Microsoft is turning up the heat on Amazon and Oracle by offering a new tool that will take the pain out of migrating databases and they are offering it for free.
In this Ask the Admin, Russell Smith looks at Microsoft SQL Server 2017 being available for the first time on Windows, Linux, and Docker and what this means for DevOps and database admins.
Microsoft and Red Hat are deepening their relationship to make it easier to run containers in your environment regardless of the operating system.
Today, many businesses are in the process of looking for ways to leverage the hybrid cloud for high availability (HA) and disaster recovery (DR). Find out how SQL Server’s AlwaysOn Availability Groups provide protection for multiple user databases.
Microsoft has released the first Release Candidate of SQL Server 2017 which means major development work is complete and that the retail release is around the corner.
Because it’s that time of the quarter, this edition of Short Takes looks exclusively at Microsoft’s quarterly earnings announcement.
Microsoft has announced that it is improving the performance of SQL Server 2017 for Linux users and also bringing new tools to the table with easier access to AI.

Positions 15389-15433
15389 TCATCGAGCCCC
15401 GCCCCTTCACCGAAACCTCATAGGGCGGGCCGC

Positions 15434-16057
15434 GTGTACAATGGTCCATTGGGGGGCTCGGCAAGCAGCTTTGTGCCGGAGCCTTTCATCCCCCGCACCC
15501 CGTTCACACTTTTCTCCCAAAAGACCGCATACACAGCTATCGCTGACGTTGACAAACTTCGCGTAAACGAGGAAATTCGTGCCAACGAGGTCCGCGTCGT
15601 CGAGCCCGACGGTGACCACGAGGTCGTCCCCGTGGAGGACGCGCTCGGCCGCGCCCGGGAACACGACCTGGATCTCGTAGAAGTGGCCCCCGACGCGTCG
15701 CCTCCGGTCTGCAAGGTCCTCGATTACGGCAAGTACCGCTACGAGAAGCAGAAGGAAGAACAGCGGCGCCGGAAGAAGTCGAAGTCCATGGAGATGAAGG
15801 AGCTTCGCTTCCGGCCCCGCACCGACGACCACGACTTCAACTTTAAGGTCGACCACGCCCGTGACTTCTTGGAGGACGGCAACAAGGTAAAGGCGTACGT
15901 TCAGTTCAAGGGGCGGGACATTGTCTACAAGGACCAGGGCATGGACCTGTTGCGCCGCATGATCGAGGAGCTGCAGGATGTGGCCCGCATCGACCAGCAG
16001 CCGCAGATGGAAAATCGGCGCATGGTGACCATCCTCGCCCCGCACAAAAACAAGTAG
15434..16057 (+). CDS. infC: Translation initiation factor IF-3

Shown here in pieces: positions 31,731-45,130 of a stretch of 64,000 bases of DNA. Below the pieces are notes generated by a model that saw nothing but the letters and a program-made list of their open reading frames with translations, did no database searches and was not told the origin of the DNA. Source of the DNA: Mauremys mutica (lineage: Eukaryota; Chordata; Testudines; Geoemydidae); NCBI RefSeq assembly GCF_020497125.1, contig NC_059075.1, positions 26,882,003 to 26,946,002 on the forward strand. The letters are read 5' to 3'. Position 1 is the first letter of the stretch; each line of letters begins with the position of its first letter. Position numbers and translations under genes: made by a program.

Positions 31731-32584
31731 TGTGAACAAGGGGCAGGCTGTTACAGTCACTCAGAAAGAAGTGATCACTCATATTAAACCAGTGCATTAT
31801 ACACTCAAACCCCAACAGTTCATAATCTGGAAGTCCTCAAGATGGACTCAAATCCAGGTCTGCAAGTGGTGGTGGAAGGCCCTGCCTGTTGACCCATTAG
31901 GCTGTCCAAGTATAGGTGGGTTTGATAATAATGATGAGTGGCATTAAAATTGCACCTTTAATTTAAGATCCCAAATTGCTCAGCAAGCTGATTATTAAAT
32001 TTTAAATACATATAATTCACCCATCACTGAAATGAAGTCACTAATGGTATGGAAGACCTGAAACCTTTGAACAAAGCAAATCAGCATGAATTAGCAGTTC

Microsoft has announced that Azure SQL Advanced Threat Protection will reach general availability in April of 2017.
Shane discusses building a SharePoint 2013 BI Farm on Azure in SouthEast Asia, solar roads, and PowerShell training.
Shane’s quick update on SharePoint and related news you might have missed and his two cents on how the news applies to you and your work.
Microsoft held its Connect conference today and announced at the event are Visual Studio 2017, SQL Server v.Next for Windows and Linux, Visual Studio for the Mac, and that Microsoft has joined the Linux Foundation as a platinum member.
Azure recently experienced a nasty outage, lasting several hours. It seems to have been centered around DNS, but had wide side effects. Microsoft’s cloud platform took something of a beating. By the sound of it, a DDoS could have been to blame. Or not. Redmond isn’t saying…
Microsoft Excel causes problems in genetic research. That’s the claim of three researchers from an Australian institute, who discovered almost 20% of data sets contained errors introduced by Excel. The problem is Excel being “clever”—guessing the type of data it’s being asked to import. Unfortunately…